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Getting out of the city: Qipan Shan

By in Travel on

This weekend, tired of being sidelined by the recent rainy weather and getting stir crazy from too much time in the city, we mounted our Kunming-bought mountain bike with a most difficult objective: to get out of the city - and its sprawl.

Filled with optimism, we headed northwest on the Kunrui Highway from the Xizhan Flyover toward the mountains which are home to Kunming's famous Bamboo Temple (筇竹寺, qiongzhu si). After about twenty minutes of riding through dusty urban chaos, we reached the bottom of the hills we were going to ascend in our search for a relatively chill place to bike.

The road to the Bamboo Temple is a mix of occasionally steep switchbacks and dips in between mountain ridges. A rider of average health should be able to make it to from the base of the mountains to the temple within a half hour.

While heading upward there are two things worth bearing in mind: weather and traffic. Weather in the hills changes quickly, so it is advisable to prepare for a variety of conditions from intense heat and sun to cold, windy rain. Traffic is generally bearable for anyone accustomed to riding in the city, but even the most patient of riders is likely to get tired of the large FAW trucks that blast ear-splitting warnings from their horns and fart black plumes of smoke toward the road's right shoulder.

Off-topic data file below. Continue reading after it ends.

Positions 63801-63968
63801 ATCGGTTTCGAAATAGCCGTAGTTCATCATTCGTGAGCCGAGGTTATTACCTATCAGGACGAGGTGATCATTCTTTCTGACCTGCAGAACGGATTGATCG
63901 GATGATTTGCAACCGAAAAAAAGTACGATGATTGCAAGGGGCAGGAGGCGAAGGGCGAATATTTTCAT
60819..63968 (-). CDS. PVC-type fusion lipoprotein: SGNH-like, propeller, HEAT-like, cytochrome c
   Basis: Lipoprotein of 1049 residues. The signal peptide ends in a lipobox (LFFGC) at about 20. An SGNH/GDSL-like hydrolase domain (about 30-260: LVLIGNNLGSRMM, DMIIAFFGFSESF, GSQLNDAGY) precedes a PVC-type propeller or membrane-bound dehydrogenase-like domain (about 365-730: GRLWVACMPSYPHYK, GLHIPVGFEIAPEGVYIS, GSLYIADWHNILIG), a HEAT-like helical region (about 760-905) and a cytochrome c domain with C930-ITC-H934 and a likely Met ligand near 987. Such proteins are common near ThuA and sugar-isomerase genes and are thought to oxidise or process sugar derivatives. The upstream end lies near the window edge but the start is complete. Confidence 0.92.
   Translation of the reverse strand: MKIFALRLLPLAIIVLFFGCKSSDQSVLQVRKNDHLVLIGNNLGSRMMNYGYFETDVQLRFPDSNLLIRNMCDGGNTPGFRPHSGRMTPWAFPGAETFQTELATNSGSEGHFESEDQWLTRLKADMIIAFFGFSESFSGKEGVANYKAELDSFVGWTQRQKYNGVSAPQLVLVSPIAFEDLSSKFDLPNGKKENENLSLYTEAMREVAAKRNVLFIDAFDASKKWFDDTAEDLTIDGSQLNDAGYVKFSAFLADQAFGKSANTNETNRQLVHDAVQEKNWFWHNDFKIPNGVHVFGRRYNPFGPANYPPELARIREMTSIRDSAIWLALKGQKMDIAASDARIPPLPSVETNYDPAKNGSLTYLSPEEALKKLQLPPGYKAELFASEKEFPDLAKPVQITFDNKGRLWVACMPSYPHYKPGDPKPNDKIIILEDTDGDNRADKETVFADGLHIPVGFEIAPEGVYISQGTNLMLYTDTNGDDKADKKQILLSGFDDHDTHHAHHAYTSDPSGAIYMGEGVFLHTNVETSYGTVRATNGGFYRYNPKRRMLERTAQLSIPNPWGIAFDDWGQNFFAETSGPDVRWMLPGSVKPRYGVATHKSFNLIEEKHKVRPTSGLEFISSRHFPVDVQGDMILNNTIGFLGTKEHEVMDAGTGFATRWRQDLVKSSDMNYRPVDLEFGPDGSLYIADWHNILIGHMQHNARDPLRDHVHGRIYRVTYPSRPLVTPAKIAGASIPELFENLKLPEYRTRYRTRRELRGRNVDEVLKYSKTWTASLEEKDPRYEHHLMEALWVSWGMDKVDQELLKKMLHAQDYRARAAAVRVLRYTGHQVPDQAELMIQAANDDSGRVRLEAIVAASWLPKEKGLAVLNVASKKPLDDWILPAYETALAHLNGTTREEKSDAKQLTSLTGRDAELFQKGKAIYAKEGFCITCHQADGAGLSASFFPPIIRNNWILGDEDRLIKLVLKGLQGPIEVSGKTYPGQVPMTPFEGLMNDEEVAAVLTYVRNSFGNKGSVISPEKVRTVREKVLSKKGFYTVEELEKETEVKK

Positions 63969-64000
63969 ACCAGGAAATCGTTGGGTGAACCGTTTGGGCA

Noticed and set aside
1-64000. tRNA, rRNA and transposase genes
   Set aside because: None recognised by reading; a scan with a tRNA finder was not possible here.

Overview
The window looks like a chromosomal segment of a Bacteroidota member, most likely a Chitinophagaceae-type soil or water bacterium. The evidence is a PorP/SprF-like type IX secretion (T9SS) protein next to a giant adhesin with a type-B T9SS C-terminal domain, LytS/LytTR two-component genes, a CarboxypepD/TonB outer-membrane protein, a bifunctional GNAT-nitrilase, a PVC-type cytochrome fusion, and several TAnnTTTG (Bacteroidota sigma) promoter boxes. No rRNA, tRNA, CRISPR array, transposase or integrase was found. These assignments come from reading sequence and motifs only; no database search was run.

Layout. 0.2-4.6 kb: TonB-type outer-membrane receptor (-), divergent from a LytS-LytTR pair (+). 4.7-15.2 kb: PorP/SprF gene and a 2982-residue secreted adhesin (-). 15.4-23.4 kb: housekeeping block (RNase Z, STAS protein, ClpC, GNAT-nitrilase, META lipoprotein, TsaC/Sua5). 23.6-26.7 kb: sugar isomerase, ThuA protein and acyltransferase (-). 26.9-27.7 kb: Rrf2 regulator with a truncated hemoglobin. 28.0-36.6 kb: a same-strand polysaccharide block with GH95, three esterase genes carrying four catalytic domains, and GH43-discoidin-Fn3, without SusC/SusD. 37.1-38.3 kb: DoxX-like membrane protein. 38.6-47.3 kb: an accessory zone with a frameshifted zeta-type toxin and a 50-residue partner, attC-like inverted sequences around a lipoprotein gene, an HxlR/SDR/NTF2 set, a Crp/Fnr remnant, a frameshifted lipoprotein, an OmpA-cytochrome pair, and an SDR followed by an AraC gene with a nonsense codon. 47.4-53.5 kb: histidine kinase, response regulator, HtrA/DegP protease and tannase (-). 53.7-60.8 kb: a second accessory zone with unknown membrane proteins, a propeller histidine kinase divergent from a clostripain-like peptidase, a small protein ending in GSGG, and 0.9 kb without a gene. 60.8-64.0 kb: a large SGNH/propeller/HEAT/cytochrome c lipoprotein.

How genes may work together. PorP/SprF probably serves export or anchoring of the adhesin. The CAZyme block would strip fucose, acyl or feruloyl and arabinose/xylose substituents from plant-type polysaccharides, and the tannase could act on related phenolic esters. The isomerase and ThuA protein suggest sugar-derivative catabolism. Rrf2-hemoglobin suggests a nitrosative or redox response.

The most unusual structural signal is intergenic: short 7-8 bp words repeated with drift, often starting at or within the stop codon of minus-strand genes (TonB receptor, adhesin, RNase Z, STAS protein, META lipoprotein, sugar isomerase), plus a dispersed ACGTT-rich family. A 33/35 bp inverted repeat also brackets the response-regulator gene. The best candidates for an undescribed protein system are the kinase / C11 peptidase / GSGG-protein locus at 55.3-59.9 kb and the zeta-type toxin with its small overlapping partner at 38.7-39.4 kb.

Having reached the Bamboo Temple with no relief from traffic in sight, we took a spontaneous detour toward Qipan Shan (棋盘山), whose name means "Chessboard Mountain" for a reason we have yet to discover. The road to Qipan Shan quickly became a one-lane (two-directional) bumpy country road. It also became much steeper.

After another 15 minutes of huffing and puffing, we came across a flat, green valley (the chessboard, perhaps?), which was covered with corn and also had a small village. There were more hills on the other side - including one with an interesting-looking temple - but we wanted to see if this road would lead back into Kunming near Dianchi.

Slowly the number of cars had thinned out to zero. Every few minutes there'd be a carful of people stopping on the road to pick fruit or just enjoy the clean mountain air, but for the most part we had achieved our goal of finding a genuinely tranquil spot just outside the city.

After stumbling across one of the best views of Kunming we've found so far, we continued on to the next village, where residents told us that the only way back to the city was the road that we had ridden into town. We thanked the slightly bewildered locals as we prepared to coast back down to Kunming.

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